“Who’d have thought a large-diaphragm condenser sound could come from a slender mic?” most would record about the near-pencil-like profile of the AE5100. Sonically, it compares to the large studio microphones, but this one has a better performance-to-size ratio.

Pros

  • Natural response with warm and accurate sound delivery
  • Large-diaphragm sound in a small body
  • Cardioid polar pattern improves target sound isolation
  • High pass filter switch below 80Hz
  • 10dB pad switch increases headroom
  • External 11V or 52V phantom power potions

Cons

  • Feels delicate compared to your typical large-diaphragm mic

3. AKG D112 MkII Microphone

Any jazz producer who’s any good will not miss the AKG D112 MKII in the microphone locker.

This is the industry standard for bass mics.

It offers very specific features which are tailored for recording bass cabs, kick drums, and other bass instruments.

Its low-end frequency response is perhaps what makes it a favorite among jazz producers looking to mic their kick drums.

There is a narrow-band presence boost at 4kHz creating remarkable clarity and detail even in noisy stages.

Dynamic mics are known to be rugged and can withstand the high sound pressure levels your kick drum will deliver.

Being a large-diaphragm dynamic microphone with a 160dB high SPL capability and 1.8 mV/Pa low sensitivity makes it a suitable candidate for recording bass instruments.

And, there’s no arguing that dynamic mics generally produce good quality sound in most (if not all) recording applications.

The AKG D112 MkII’s cardioid polar pattern configuration helps focus sound pick up and minimize mic bleed.

Covering over the bass drum won’t be necessary, but you can still go ahead and do it if you feel it will improve the overall sound of your recording.

Pros

  • Tailored for recording bass cabs, kick drums
  • Narrow-band presence boost at 4kHz
  • 160dB high SPL capability
  • Large-diaphragm dynamic microphone
  • Low sensitivity for bass recording

Cons

  • Too bulky for tight spaces

4. Audio-Technica AT4047 Microphone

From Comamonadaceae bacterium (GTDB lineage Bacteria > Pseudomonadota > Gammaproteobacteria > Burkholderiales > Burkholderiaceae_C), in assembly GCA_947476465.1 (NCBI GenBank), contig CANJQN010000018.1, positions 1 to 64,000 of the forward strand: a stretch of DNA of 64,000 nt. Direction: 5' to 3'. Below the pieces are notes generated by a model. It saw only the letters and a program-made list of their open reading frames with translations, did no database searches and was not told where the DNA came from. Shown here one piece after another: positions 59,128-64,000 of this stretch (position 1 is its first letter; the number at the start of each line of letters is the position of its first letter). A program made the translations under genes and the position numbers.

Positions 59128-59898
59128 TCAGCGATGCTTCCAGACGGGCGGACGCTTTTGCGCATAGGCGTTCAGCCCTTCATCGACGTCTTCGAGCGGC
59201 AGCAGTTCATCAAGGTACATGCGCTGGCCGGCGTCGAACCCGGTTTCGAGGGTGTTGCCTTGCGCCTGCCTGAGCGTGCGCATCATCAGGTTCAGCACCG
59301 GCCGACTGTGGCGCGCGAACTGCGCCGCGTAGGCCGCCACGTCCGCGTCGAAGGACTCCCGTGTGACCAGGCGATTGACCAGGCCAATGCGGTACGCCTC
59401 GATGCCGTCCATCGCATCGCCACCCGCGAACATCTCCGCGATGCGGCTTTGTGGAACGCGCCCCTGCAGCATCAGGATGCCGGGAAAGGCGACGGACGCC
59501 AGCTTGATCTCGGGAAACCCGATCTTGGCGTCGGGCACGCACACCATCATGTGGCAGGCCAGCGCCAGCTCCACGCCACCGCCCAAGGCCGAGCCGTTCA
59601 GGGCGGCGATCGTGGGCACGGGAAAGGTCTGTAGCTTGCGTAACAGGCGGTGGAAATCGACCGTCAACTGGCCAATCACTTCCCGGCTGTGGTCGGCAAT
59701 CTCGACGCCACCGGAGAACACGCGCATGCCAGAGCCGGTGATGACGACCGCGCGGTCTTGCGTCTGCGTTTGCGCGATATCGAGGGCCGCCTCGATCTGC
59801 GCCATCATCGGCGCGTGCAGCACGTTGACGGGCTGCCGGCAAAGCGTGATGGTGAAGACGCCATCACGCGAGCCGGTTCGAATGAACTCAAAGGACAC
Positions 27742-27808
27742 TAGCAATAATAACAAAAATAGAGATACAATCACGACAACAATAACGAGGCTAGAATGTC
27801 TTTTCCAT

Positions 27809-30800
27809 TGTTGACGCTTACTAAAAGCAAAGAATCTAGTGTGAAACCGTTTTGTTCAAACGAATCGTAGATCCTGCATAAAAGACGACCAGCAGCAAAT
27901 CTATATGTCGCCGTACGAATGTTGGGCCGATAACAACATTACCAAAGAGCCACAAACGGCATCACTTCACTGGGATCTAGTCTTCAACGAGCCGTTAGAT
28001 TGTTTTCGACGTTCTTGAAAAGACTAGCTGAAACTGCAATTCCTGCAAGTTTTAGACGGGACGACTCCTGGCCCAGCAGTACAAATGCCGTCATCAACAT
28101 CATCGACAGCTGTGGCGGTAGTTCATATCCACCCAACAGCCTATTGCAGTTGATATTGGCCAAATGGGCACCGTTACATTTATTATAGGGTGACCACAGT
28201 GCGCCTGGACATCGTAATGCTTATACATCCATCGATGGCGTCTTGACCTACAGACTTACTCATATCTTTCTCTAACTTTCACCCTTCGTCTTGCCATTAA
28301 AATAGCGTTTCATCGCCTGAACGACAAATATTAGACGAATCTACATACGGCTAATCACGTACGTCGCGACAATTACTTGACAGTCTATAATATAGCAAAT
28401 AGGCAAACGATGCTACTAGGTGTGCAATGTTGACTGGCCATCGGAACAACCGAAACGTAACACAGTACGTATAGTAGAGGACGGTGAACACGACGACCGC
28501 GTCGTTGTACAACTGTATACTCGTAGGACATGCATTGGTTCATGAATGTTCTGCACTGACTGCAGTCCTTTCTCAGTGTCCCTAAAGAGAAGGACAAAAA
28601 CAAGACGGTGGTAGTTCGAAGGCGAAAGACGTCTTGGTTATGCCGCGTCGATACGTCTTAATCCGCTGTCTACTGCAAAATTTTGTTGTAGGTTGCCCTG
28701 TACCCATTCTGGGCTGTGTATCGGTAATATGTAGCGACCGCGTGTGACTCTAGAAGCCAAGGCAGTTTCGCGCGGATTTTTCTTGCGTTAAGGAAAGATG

If you are going for a 3-channel setup, you’ll definitely want to mic the kick so it gets adequate coverage.

This particular jazz drum kit miking set up makes the kick drum feature strongly in the mix.

With the AT4047/SV in front of the kick drum, you’ll capture high-quality audio fidelity with enough detail and authority to maintain the groove.

To capture the subtle, warm jazz sound of the entire drum set up, position your AT4047/SV large-diaphragm condenser mic 3 or so feet in front of the jazz drum kit.

Being a cardioid microphone, you’ll have to adjust the mic position to get the “sweet spot”.

You don’t want the kick to be too strong in the mix tilt upwards- at the same time, you don’t want to lose the drums in the cymbals – tilt down.

Whether you are using the AT4047/SV to mic the entire jazz set up or just the kick drum, you’ll certainly benefit from the low self-noise and high SPL capability of this microphone.

With a 20Hz to 18kHz frequency response range, this mic is able to capture low-end frequencies with remarkable clarity and still maintain a good presence in the mid and high frequency.

Pros

  • Low self-noise with high SPL capability
  • Wide-range 20Hz -18kHz frequency response
  • Capture low-end frequencies with remarkable clarity
  • Good presence in the Mid and High frequency

Cons

  • Quality concerns

5. Beyerdynamic TG D57

If you are in the market for a streamlined mic solution for jazz drums, the BeyerDynamic TG D57c comes highly recommended for onstage and studio applications.

This is a rugged condenser clip-on microphone with a cardioid polar pattern that provides high-gain-before-feedback.

It has an integrated preamp that allows for a full-range 20Hz – 20kHz frequency response with a clean, punchy, sound reproduction.

It has a 140dB maximum SPL rating so you can mic energetic drummers to get a powerful sound without worrying about overload.

An elastic capsule suspension cushions the mic from drumstick strikes that fall off target.

Compact form-factor is another attractive feature of this mic.

It comes with a 2.83” gooseneck extender and a versatile clip mount that can mount on most drum kits.  

Pros

  • Cardioid audio pickup for high-gain-before feedback
  • Integrated pre-amp and XLR connection
  • Rubber shock-mounted capsule suspension
  • Angled or flexible gooseneck with swivel joint
  • Quick and easy mounting
  • German made

Cons

  • Not the best fit on wooden hoops

Final Word

 Jazz drum recording doesn’t require a lot of mics.

If you are able to find even two microphones that you know will get you the best sound from your jazz setup, you can manipulate those to work for you.

Most likely, you already have some good options in your locker for miking jazz drums.

If not, the options recommended above are excellent choices…and they won’t drain your account

Click Here to Leave a Comment Below 0 comments

Leave a Reply: